The environment about the falls is "rich in soil, romantically beautiful in formation, and proverbial for salubrity. The pure and limpid waters of the Niagara" abound. "The extensive forests which border the Niagara, the lake and the canal, and cover the islands in the river, will furnish a cheap and abundant supply of fuel for manufacturing purposes, for many years to come" until transportation lines became established and coal could be imported from the coal mines to the south and west.
Goat Island itself "contains about seventy acres of excellent land, the upper half of which might be covered with machinery, propelled by water-power; and the lower half, situated in the midst of the falls and rapids, where Nature courts the imagination in her most sublime, beautiful and fascinating forms, might be converted into delightful seats for the residence of private gentlemen, or appropriated to hotels and pleasure grounds for the accommodation of the numerous strangers who annually visit this spot" (Porter, in Adams, 1927).
The striking aspect of this document is that in all the subsequent literature cited down to the present day by social forces opposed to spoliation of the very beauties extolled by the Porters in 1825, no reference has ever been made, to this writer's knowledge, of this early scheme to sell Niagara Falls and reduce it to a manufactory. Much of the literature written about the Falls after its establishment as an international park in 1885 has seemed to pick up a kind of literary iconography due to the intense use of rhetorical phrases and artifice. One kind of icon is the list of developments proposed for the "pristine" Goat Island made by people other than the Porters, started by Peter A. Porter in his history of Goat Island (1900) and repeated by park proponents into the twentieth century. This icon is called "proposed uses" after Porter's subtitle in his essay where he lists uses such as "for a sheep pen," State prison, State arsenal, circus ground (P. T. Barnum), picnic ground and terminal of the Erie railroad (Jim Fiske), etc. Cornelius Vanderbilt, Sr. was said to have wanted "to buy it for use as a pleasure ground in connection with his railroads...." Peter B. and Augustus Porter had offered up the Island for sale to capitalists, such as Mr. Vanderbilt, for just such a purpose, although the economic ambitions of the Porter family do not appear in these lists. Porter even seems to condemn such uses of Goat Island by "men seeming to be unable to realize (when they think they see a dollar for themselves)" that Goat Island deserved to retain its beautiful native environment, even though the family had earlier cheerfully offered up the island to capitalists for hydraulic, manufacturing and hotel development.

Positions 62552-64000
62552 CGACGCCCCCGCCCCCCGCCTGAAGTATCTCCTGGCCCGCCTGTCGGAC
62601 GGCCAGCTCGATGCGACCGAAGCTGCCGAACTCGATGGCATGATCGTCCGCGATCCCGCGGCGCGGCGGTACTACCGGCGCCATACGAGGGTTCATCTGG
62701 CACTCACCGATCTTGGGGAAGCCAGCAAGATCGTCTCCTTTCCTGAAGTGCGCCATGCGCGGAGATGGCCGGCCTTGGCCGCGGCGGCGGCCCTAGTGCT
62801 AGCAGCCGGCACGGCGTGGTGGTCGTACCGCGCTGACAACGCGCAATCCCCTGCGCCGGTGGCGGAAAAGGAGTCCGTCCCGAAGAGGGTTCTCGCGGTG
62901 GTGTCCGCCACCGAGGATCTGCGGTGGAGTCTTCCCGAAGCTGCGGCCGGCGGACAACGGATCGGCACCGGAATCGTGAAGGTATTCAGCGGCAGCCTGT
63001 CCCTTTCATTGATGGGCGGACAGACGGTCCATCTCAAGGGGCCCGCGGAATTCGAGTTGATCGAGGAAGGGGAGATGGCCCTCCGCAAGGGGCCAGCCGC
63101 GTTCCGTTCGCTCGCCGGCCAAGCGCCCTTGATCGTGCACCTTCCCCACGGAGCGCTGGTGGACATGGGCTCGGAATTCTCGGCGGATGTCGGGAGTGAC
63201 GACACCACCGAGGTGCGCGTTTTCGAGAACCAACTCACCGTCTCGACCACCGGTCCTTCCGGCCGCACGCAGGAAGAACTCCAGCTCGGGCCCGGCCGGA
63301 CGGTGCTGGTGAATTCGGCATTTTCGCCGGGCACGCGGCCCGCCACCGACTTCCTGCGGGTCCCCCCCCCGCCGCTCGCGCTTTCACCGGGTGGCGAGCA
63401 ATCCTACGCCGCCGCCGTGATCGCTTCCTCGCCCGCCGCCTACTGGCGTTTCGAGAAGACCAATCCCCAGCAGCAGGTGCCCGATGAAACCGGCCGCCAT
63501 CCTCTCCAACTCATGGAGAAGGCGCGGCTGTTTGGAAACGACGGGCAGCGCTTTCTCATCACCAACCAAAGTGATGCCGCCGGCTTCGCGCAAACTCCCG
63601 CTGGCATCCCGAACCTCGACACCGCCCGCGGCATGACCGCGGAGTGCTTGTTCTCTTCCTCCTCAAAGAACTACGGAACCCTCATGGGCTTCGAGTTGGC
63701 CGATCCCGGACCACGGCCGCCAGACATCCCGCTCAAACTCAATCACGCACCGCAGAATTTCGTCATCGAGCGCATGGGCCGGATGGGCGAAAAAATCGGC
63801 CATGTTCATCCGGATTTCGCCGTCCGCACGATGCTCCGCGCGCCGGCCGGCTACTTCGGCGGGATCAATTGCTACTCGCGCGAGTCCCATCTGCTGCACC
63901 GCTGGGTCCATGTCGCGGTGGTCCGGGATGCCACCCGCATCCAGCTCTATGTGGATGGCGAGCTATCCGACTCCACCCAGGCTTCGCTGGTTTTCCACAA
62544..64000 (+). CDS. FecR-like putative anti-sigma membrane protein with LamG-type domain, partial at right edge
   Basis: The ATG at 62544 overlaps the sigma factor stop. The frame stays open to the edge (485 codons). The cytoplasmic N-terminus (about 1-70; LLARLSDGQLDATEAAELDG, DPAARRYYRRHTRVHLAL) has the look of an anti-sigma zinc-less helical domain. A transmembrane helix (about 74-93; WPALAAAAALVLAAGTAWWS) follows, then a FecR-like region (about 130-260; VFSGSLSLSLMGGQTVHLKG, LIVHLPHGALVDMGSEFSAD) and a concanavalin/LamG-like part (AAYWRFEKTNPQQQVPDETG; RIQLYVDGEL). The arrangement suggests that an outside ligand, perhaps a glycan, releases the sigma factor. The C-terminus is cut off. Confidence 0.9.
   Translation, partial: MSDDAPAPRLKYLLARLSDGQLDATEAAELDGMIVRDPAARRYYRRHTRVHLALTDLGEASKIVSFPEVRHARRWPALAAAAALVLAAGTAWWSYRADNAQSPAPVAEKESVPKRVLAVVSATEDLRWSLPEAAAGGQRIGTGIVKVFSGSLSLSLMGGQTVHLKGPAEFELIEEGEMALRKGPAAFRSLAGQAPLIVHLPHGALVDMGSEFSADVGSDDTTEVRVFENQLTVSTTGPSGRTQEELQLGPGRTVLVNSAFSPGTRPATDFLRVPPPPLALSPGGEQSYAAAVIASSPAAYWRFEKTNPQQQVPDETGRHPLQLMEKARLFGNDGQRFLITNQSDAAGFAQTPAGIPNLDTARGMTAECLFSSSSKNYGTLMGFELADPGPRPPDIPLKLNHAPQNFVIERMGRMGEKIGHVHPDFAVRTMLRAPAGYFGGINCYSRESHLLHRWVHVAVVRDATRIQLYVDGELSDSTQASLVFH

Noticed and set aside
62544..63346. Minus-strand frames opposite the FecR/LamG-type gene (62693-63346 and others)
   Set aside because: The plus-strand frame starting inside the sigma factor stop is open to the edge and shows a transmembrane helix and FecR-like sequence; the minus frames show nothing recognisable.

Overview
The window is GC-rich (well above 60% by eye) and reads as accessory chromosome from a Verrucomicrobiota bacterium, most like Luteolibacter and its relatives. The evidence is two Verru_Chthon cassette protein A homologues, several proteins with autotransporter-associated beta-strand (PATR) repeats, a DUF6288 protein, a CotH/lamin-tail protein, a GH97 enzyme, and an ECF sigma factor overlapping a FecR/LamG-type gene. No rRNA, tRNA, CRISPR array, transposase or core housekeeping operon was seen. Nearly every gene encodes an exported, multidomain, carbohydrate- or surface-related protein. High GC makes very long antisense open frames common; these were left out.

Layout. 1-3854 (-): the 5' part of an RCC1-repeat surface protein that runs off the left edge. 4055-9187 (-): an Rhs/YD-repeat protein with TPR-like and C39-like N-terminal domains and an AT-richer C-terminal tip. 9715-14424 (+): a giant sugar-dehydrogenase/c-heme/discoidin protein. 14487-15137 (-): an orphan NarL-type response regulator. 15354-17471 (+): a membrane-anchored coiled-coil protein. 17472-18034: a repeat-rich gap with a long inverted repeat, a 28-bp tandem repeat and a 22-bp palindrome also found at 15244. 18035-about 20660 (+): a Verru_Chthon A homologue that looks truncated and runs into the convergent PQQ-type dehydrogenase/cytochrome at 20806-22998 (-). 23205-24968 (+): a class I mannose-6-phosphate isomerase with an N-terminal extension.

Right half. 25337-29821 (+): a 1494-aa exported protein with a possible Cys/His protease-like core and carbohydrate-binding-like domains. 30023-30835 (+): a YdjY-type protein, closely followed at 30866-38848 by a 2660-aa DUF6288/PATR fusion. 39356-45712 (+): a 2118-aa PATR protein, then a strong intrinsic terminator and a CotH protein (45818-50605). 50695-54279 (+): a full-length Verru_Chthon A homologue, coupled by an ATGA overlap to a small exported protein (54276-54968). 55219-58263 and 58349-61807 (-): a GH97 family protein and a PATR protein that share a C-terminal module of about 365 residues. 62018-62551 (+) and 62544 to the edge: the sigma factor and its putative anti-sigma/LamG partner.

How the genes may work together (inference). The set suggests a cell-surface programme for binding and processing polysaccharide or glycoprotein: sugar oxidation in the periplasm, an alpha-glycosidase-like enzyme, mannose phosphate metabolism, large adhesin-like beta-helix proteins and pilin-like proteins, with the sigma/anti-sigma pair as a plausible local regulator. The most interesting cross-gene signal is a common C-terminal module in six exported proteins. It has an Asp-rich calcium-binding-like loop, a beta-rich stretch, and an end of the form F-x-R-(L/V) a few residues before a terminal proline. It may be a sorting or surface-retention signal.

In the "Invitation to Eastern Capitalists and Manufacturers" is laid out the advantages of exploiting Niagara Falls, which have not changed down to the present day. This document is the first of several to be written during the nineteenth century appealing to capital for development of Niagara Falls. Only details have changed.
It is ironic that the very qualities of virginity, tranquility, purity, and natural beauty were to have an appeal to men of wealth who were promised the destruction of the forests to fuel industries since known to be notorious for their atmospheric polluting qualities, especially with the introduction of coal as an energy source. The "salubrious" vicinity of the Falls would become environmentally poisoned in association with the "thousand mills," just as the great manufacturing centers of the industrial revolution in Great Britain became so. Niagara's waters, known for their purity and "limpidity," were guaranteed to become deeply polluted by the "thousand mills," several of them pulp and lumber mills exploiting local forests, to be perched on its banks. Industries would cover the vicinity of the falls, "rich in soil," with manufactories, railroads, storage areas for goods and raw materials and raw dirt roads.